A Day in the Life of Collections Managers

Watch: Heritage Conservation Centre Behind The Scenes Episode 2


Knowledge & Information Management

The Knowledge and Information Management (KIM) is part of the CM department. KIM looks into documentation and facilitating digital access to our NC. This includes visual documentation of the NC, maintenance of collections management and movement systems, and heritage cataloguing. Singapore Collections Management System (SCMS) and Automated Collections Tagging System (ACTS) are both used to manage the NC. SCMS is a centralised database of our NC and is used by all parties working on the NC to update information of the artefacts. Images of artefacts by our Photographers and heritage cataloguing information by our Cataloguers are also stored in SCMS. Some of this information is made available to the public via Collections page on Roots.sg. ACTS is a RFID system which manages the location of artefacts and facilitates stocktake of our NC. 

Learn more about some of the tasks carried out by our KIM Photographers and Cataloguers in the subsequent sections.

Visual Documentation (Photography)

by Dave Lee

Visual Documentation

Visual documentation of the NC started in the 1970s using film and transparencies. In 2001, NHB made the transition to digital photography. Most of the visual documentation takes place in the photography studio at HCC. Visual documentation is part of the accessioning process. The images produced are used for multiple purposes, including in exhibition catalogues and online publishing.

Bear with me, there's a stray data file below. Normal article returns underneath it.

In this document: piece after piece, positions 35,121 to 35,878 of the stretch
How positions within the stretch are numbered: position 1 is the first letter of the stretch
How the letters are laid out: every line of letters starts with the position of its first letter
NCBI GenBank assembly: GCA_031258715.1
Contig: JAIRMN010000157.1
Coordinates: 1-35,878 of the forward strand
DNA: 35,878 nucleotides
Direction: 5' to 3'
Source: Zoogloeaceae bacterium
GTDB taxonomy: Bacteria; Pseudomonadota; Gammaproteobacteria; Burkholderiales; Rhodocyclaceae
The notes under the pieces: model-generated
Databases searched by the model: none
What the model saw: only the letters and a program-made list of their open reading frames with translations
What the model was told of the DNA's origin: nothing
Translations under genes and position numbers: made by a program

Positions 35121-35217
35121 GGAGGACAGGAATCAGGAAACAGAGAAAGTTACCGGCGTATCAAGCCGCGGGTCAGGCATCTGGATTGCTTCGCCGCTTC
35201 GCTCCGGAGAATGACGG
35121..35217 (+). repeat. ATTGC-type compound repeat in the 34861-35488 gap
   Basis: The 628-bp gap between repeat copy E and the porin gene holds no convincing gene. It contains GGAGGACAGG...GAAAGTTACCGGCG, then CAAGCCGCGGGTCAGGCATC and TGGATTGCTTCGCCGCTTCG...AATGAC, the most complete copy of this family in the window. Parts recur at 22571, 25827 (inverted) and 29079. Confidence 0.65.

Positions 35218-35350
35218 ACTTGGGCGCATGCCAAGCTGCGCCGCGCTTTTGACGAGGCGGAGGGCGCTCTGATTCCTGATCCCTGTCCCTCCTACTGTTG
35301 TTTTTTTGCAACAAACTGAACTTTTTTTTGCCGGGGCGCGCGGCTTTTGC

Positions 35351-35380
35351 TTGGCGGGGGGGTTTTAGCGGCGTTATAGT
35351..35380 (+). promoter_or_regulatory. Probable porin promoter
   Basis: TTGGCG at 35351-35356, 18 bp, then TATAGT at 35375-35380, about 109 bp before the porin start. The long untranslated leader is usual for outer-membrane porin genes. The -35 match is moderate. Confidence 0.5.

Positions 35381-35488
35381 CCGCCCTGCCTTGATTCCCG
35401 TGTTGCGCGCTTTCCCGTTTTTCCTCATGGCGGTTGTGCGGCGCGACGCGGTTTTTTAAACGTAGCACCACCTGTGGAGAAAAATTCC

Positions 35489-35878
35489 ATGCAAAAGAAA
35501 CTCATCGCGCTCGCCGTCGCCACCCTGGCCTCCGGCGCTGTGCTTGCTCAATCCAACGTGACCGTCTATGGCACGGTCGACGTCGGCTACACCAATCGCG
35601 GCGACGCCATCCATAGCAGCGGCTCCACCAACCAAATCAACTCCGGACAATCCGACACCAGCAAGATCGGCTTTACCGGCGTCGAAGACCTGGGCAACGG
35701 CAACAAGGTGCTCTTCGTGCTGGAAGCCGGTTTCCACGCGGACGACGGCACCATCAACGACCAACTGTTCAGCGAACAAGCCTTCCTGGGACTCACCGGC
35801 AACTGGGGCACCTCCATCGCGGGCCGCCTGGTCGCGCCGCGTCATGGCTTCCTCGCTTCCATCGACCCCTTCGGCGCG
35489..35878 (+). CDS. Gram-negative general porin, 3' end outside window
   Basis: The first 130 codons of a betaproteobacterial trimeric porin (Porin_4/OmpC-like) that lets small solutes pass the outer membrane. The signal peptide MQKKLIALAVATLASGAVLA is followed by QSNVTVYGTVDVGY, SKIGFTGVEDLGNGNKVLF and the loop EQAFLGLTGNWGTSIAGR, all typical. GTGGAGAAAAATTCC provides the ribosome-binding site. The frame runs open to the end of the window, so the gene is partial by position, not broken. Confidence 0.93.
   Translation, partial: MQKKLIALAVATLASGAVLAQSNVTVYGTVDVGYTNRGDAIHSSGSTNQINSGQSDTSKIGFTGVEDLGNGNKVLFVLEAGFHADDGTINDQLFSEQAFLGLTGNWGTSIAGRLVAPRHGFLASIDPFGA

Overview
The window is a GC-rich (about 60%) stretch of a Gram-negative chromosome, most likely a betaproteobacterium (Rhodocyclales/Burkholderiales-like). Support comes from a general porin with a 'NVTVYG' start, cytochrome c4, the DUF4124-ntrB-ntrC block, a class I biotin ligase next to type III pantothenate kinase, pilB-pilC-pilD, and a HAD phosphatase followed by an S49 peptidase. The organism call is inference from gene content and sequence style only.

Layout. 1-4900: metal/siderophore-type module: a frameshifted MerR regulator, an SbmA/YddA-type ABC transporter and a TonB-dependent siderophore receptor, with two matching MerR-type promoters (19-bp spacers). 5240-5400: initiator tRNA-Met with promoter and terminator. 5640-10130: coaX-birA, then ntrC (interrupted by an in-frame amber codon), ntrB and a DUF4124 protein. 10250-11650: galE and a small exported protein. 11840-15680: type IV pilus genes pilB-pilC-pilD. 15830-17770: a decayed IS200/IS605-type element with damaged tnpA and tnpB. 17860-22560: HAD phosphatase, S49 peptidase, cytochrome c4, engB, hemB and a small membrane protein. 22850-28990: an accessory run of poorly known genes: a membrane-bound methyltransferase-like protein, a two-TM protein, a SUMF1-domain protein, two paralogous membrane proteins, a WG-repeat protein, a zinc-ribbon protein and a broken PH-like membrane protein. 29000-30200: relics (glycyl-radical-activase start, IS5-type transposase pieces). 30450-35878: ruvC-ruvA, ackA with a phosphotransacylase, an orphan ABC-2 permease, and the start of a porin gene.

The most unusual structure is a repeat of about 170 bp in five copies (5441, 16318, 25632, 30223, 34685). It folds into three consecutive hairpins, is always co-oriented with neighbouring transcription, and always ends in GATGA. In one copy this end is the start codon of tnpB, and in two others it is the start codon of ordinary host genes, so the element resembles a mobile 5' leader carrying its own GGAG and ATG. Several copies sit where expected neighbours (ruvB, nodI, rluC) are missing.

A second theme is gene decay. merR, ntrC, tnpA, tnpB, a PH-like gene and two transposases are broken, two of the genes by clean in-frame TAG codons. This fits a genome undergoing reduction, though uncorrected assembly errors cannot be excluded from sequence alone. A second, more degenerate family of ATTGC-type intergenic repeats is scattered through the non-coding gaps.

Two types of cameras are used for visual documentation at HCC: A 36 megapixel DSLR is used for most of the artefacts, while an 80 megapixel Medium Format Camera (MFC) is used for artefacts which require high colour accuracy or have a lot of fine detail. 

The Photographers’ monitors are set to auto calibrate every 200 hours to ensure accuracy in colour display. This helps to ensure that the colour of the image captured is as close to the colour of the artefact as possible. NCs are photographed in native camera RAW format and processed to TIFF and JPEG formats for archival and publication purposes respectively.

Our in-house Photographer, Dave, takes us through his task of photographing large textile pieces below.